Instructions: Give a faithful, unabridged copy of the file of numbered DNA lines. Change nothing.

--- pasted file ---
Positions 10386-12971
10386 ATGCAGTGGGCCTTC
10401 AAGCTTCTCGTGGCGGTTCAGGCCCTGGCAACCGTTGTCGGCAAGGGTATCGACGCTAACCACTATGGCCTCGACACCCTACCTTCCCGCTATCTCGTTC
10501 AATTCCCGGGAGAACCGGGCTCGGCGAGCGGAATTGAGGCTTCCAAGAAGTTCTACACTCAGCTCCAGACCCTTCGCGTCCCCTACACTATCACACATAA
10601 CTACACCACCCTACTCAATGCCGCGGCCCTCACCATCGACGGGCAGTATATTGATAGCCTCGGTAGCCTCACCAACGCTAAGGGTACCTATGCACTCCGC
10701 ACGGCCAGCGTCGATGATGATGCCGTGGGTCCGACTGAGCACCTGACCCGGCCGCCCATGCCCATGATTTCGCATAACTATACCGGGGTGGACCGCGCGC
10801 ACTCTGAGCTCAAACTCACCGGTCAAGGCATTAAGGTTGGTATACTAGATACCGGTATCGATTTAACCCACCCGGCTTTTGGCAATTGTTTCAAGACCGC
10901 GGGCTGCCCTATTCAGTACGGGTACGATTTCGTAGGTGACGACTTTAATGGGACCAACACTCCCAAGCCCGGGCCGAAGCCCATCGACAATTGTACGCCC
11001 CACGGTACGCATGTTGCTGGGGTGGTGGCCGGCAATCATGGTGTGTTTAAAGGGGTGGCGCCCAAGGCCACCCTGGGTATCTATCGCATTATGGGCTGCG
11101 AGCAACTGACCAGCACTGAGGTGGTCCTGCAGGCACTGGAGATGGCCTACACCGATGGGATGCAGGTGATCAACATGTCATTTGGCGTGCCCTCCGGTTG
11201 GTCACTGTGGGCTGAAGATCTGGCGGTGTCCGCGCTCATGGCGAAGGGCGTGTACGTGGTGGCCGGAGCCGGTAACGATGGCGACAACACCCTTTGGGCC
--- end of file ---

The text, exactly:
Positions 10386-12971
10386 ATGCAGTGGGCCTTC
10401 AAGCTTCTCGTGGCGGTTCAGGCCCTGGCAACCGTTGTCGGCAAGGGTATCGACGCTAACCACTATGGCCTCGACACCCTACCTTCCCGCTATCTCGTTC
10501 AATTCCCGGGAGAACCGGGCTCGGCGAGCGGAATTGAGGCTTCCAAGAAGTTCTACACTCAGCTCCAGACCCTTCGCGTCCCCTACACTATCACACATAA
10601 CTACACCACCCTACTCAATGCCGCGGCCCTCACCATCGACGGGCAGTATATTGATAGCCTCGGTAGCCTCACCAACGCTAAGGGTACCTATGCACTCCGC
10701 ACGGCCAGCGTCGATGATGATGCCGTGGGTCCGACTGAGCACCTGACCCGGCCGCCCATGCCCATGATTTCGCATAACTATACCGGGGTGGACCGCGCGC
10801 ACTCTGAGCTCAAACTCACCGGTCAAGGCATTAAGGTTGGTATACTAGATACCGGTATCGATTTAACCCACCCGGCTTTTGGCAATTGTTTCAAGACCGC
10901 GGGCTGCCCTATTCAGTACGGGTACGATTTCGTAGGTGACGACTTTAATGGGACCAACACTCCCAAGCCCGGGCCGAAGCCCATCGACAATTGTACGCCC
11001 CACGGTACGCATGTTGCTGGGGTGGTGGCCGGCAATCATGGTGTGTTTAAAGGGGTGGCGCCCAAGGCCACCCTGGGTATCTATCGCATTATGGGCTGCG
11101 AGCAACTGACCAGCACTGAGGTGGTCCTGCAGGCACTGGAGATGGCCTACACCGATGGGATGCAGGTGATCAACATGTCATTTGGCGTGCCCTCCGGTTG
11201 GTCACTGTGGGCTGAAGATCTGGCGGTGTCCGCGCTCATGGCGAAGGGCGTGTACGTGGTGGCCGGAGCCGGTAACGATGGCGACAACACCCTTTGGGCC